Barack Obama, Raul Castro set differences aside to bond over baseball
Despite their differences, Cuba and the U.S. have always shared a love of baseball
When Kevin Kiermaier slid into home for the Tampa Bay Rays' first run of the day, U.S. President Barack Obama flung his arms wide in the sign for "safe."
Then he turned to his left and shook the hand of his seatmate and Cuban counterpart, Raul Castro.
The scene was a remarkable milestone for sports diplomacy as the two presidents try to set aside more than 50 years of Cold War hostility, during which about the only thing the countries agreed on was a shared love of baseball.
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Obama and Castro even joined in when fans were doing "the wave."
In the landmark game, the first visit by a major league team to the communist island nation since 1999, the Tampa Bay Rays beat the Cuban national team 4-1 on Tuesday.
James Loney homered and drove in three runs, and Matt Moore and the Tampa Bay pitchers shut out the Cubans until Rudy Reyes homered in the ninth inning.
But the day will be remembered less for the final score than for the two men sitting in the front row at Havana's Estadio Latinoamericano, the last stop on Obama's trip to Cuba this week in a bid to further pave the road toward normalized relations.
The near-capacity crowd roared as Obama and Castro entered and walked toward their seats right behind home plate, waving to fans and greeting other dignitaries.
Chants of "Raul! Raul!" broke out.
Rarely has so much pomp and circumstance accompanied an exhibition game. Former all-stars Derek Jeter and Dave Winfield and Major League Baseball commissioner Rob Manfred were among the president's greeters. Secretary of State John Kerry was also in the VIP box, as well as several of Cuba's highest officials.
Before the first pitch, Rays players walked over from the dugout to say hello and passed flowers and small Cuban flags through the netting to presidential spouse Michelle Obama and the Obamas' daughter Sasha.
"Appreciate you guys," said the president, clad in a white shirt and sunglasses. Castro was slightly more formal in a blazer.
Obama shared an extended handshake with ace pitcher Chris Archer, who once was a minor leaguer for the Chicago Cubs. He gave Obama, a White Sox fan, a glove owned by Moore.
The last time a big league club played in Cuba was 17 years ago when the Baltimore Orioles came to this same stadium during spring training.
"We won't experience anything like this again," Rays manager Kevin Cash said afterward. "So it's a very special day for Major League Baseball, the Tampa Bay Rays and obviously all of our players, myself included."
Both Obama and Castro were gone by the third inning — with Obama heading to the airport to fly south for a state visit to Argentina — but the stands remained packed until the final out.
Reyes, a hometown favourite who plays for Havana's powerhouse club Industriales, finally gave the fans a reason to cheer with his solo shot.
"It kind of went quiet for a little bit, but then they get something going, you can imagine how loud this place can get when it's championship baseball," Cash said.
What the game lacked in offensive productivity from the home team, it made up for in pageantry.
Loud music and dancers on the field warmed the crowd up beforehand, and tots in tiny baseball uniforms escorted the players out for introductions.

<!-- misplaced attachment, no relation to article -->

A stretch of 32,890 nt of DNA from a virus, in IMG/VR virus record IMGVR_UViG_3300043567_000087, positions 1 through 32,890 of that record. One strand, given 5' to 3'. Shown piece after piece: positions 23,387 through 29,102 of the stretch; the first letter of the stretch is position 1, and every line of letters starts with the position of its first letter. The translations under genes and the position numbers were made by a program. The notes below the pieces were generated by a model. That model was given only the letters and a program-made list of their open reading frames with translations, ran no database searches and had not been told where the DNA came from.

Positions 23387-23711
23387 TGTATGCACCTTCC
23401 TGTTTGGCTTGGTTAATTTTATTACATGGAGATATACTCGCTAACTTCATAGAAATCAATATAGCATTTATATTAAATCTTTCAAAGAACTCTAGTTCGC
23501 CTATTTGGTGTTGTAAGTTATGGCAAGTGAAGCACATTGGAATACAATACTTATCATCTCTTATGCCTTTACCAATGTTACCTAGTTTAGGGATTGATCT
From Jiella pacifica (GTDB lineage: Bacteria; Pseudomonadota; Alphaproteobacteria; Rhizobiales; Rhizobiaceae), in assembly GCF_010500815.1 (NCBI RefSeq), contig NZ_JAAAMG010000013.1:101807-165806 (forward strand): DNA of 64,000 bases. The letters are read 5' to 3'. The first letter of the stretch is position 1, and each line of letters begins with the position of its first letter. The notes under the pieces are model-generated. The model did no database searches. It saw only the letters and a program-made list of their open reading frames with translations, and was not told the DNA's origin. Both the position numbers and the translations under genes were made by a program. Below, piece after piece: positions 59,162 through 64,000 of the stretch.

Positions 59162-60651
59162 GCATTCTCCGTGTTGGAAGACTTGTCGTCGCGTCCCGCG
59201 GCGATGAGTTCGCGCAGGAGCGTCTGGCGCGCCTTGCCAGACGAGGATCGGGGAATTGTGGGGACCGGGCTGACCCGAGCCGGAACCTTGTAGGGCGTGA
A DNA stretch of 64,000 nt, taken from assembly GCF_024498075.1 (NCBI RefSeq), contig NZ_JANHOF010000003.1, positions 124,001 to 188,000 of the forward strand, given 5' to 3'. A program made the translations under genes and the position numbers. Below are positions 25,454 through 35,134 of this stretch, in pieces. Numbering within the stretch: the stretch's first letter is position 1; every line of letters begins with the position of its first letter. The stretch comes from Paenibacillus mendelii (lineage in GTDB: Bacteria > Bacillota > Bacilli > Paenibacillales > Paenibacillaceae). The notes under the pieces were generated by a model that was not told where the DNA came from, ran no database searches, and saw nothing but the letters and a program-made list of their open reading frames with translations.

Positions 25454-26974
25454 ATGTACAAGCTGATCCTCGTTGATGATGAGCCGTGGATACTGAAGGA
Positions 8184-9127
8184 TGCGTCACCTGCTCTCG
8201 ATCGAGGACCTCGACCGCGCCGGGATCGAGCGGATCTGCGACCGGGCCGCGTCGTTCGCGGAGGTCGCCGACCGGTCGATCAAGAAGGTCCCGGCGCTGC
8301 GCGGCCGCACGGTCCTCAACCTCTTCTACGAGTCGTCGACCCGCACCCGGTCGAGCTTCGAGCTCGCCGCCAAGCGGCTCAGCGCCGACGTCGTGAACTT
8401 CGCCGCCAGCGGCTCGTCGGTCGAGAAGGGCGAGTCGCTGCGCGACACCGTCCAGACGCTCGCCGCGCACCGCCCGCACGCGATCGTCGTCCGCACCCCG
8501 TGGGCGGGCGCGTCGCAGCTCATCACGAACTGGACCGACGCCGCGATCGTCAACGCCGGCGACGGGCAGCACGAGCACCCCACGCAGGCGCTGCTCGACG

A white-clad choir sang both countries' national anthems and a flock of doves was unleashed from the centre-field stands. The Cuban and U.S. flags fluttered atop the scoreboard under overcast skies.
Stadium got a facelift
The stadium known as "El Latino" got a facelift just before the Rays' visit, providing a freshly scrubbed backdrop.
"It's beautiful. The field looks marvellous," said Guillermo Gonzalez, an 18-year-old university student. "We are celebrating a union between two peoples, between the United States and Cuba. It's marvellous."
The stands were notably more mellow than your average Cuban game, where the music, dancing and horn-blowing can be practically nonstop.
Admission was free, and tickets were distributed to Cubans through organizations such as student groups and workplaces. That essentially assured a well-behaved crowd and no government opponents around to protest.
Maria Ester Mendoza Alvarez, a 52-year-old university professor, agreed that cultural exchanges like this one can help heal geopolitical schisms, but also said the United States ought to end its economic embargo on and give back the naval base at Guantanamo — two long-standing grievances of the Cuban government.
"Forget all the politics — we are going to enjoy this as a game, nothing more," Mendoza said.
For Dayron Varona, a homecoming
The trip was also a homecoming for Tampa right fielder Dayron Varona, who was born in Havana and spent seven years playing in Cuba before hopping a boat to Haiti in 2013. On Monday he had a tearful reunion with relatives he hadn't seen in three years.
In a symbolic moment, Varona was first to bat Tuesday. He flied out to first, to polite applause. He said after the game that "playing baseball here is a really beautiful thing, very impressive," and meeting the president was, too.
"That gave me a lot of satisfaction," Varona said. "I hope someone took a photo and has it somewhere so I can go pick it up."
Luis Tiant, a three-time MLB all-star, and Pedro Luis Lazo, who had a long career with Cuban club Pinar del Rio and the national team, threw out the first pitches.
The stadium observed a minute of silence before the game in memory of the Brussels attacks.